‑Paul the sausage maker
Paul wasn’t an old man, but he was a tired man and a lonely man. His postie job had left his legs bowed as if always on an old motorbike. His early hours meant he went to bed early, too early for evening movies and dinners out with friends. And who were his friends anyway?
So Paul was middle aged, tired, lonely and a bit sad. But God could he make sausages. He made sausages from scratch and doing it right was his passion. He ate sausages from every butcher he found. He researched the making of sausages. He experimented. He tested. From the moments his rounds finished until his supper time and into the early evening he chopped and sautéed, simmered and stirred, then packed his concoctions into the machine and turned a handle to stuff the skins. Mild lamb with parsley and sage he grew in pots. Comfit of duck with oranges steeped in aged brandy. Robust lamb with Moroccan seven-spice and olives. Peppered rabbit and celery.
And as dusk became eve and all good pets should be home with their owners they would instead begin to come, drawn by the delicious savoury aromas. Dogs of all kind: from plump Labradors to skinny terriers. Cats both well-groomed and feral. And in an odd-looking ensemble they would all line up at the back door of Paul the postie, who at night became their hero, Paul the sausage man.
And each night, Paul would pick one furry creature to come inside, share his plate of sausage and watch TV. And for a night he would know the comfort of touch and company as he scratched the ears of his newest friend.
Until a dreadful night when no animals came. You see, Mrs Betsy had gotten sick of calling her cat to a bowl of crunchies that never got eaten. Yet her cat had become fat, something Mrs Betsy with her super-tanned and taut limbs would not tolerate. So Mrs Betsy had followed little Shmoo-Shmoo her Persian Blue, and seen her welcomed into Paul the postie’s house with a plateful of sausages. Sausages! Ugh, how…fattening.
So Mrs Betsy started a campaign of whispers amongst the neighbourhood pet-people, and soon they were all shutting in their animals by 5pm, before the first eddies of delicious aroma teased the dusk breezes. Small children heard some adult whispering too, and in that way that small children do turned them into black gold, a sinister thing, the urban legend of the man who took people into his home then minced them for his sausage machine.
Paul was shunned now by animals and children too. He grew a little more bowed, a fair bit tireder, and a lot sadder. Yet he continued to make sausages; what else could he do?
One evening he wrapped some sausages in the local paper to take to the local vicar. Paul wasn’t religious but the vicar herded a group of church women who ran a Sunday sausage sizzle to generate funds for community groups. He was lovingly wrapping a mixed two dozen when he saw the world ‘sausage’ on the paper. It was an advert that went:
‘Do you make sausages?’Do you like to eat sausages and drink beer? If you like either then come to the Princess Hotel, May 1 st, for our annual sausage makers competition. Enter your best 2 dozen, or be part of the judging crowd! No charge for entrants, eaters just $5.’
On the night he went he felt nervous. But at the hotel courtyard he was greeted warmly by the publican and his wife who was a chef. ‘Ooh these look GOOD’ said Roberta. ‘Do you trust me to grill them? The judges are getting pretty eager’ and she held his arm and steered him into a small crowd of friendly faces.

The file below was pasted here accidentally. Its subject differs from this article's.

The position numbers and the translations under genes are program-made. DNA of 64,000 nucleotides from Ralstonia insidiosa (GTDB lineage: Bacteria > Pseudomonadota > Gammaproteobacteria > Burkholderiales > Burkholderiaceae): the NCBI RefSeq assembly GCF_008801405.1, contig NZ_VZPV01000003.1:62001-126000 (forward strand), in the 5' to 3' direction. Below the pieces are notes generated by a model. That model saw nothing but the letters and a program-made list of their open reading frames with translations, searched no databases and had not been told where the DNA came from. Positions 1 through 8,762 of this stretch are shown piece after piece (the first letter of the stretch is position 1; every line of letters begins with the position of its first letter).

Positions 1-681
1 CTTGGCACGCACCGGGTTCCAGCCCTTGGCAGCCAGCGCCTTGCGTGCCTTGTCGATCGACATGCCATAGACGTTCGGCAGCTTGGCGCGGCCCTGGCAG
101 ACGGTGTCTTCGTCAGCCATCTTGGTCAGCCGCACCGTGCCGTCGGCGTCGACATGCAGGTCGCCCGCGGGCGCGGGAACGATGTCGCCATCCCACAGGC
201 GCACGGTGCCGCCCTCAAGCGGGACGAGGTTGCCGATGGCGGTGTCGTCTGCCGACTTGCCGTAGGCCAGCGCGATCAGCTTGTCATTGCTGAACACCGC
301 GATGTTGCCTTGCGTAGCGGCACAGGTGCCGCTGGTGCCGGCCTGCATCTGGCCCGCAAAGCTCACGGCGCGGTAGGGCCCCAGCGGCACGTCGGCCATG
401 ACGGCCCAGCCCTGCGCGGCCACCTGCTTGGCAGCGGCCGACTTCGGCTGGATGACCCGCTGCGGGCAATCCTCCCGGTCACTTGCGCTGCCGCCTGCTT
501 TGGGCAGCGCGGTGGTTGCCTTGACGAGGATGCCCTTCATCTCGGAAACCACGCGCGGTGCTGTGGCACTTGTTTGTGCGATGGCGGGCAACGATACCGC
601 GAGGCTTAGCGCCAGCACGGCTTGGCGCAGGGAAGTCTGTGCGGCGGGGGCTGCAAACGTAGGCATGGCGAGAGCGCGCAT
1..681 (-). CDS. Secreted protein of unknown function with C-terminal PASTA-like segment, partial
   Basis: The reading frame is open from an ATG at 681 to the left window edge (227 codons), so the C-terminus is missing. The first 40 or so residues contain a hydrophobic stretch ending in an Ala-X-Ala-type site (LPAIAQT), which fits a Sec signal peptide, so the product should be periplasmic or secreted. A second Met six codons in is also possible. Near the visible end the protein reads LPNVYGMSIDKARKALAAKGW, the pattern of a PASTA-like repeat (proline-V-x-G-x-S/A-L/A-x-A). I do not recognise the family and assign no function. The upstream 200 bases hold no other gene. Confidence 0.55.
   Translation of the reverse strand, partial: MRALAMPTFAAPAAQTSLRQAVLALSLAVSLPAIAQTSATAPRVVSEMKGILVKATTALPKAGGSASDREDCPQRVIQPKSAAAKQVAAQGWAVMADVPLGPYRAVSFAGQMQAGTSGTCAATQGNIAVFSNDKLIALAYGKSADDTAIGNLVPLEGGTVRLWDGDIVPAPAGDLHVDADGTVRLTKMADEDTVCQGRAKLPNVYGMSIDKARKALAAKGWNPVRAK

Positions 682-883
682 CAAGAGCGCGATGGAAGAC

And ‘grab a beer mate’, said Simon. ‘First one’s free for entrants.’ Simon stood close beside him and said ‘So tell me about your snags mate’.
Soon Paul’s face was grin-split as he talked to ‘Jacqeline but call me Jack’, a plumply pretty English cook who wanted to know about his knife technique for fine-mincing and what cut of lamb did he use for that one?’ Then two Sicilian brothers Agnostino and Angelo pulled him into a conversation about cereals and spice-blends. Paul had three beers and was holding a sausage dripping its good grease into a crusty bread-roll. Paul was happy. As he watched the judging begin as people in the crowd were handed sausages and score cards he became anxious. He knew his tasted good and had good texture too, but what was the ‘presentation’ factor? He asked Angelo.
‘Mate they just want to see you make a nice-shaped snag, the right size for how much punch it packs’. Ahh. The three men and Jack watched in silence as first tastes were taken. They saw heads nod and lips get licked. It was OK. The eaters kept smiling, nothing was spat out. All around them other sausage-makers exhaled, the music went on, and more beers were bought.
After he won second prize, wedged comfortably between Jack’s first and the Brother’s third, Paul was still a middle-aged man, but he was not a tired man or a lonely man. On the pretence of planning to murder him for his spiced lamb sausage recipe, Agnostino dragged him into the wildness of Italian family life most weekends. When his kids had birthday festas Paul was there with sausages, as new bubs heads were wet with wine and blessed with song, Paul shyly bought his old guitar and joined in. When Roberta and Simon celebrated a year of running the little pub, Paul was there cheering them on from the warm local community they’d helped to build. And Jack was there too. As their head chef she was proud, rounded and sated with good food and love. Paul was so good to her.
One night he was wrapping their four dozen sausages for the church ladies while Jack was cleaning up from their cook-fest. He saw the word ‘sausage’ on the local paper he was using. ‘Hey love’ he called out, ‘the Butcher in Willi is looking for a sausage maker; reckon its time I quit the post?’
Life was good, like that classic trio of onion, celery and leek where the salt brings out the sugar.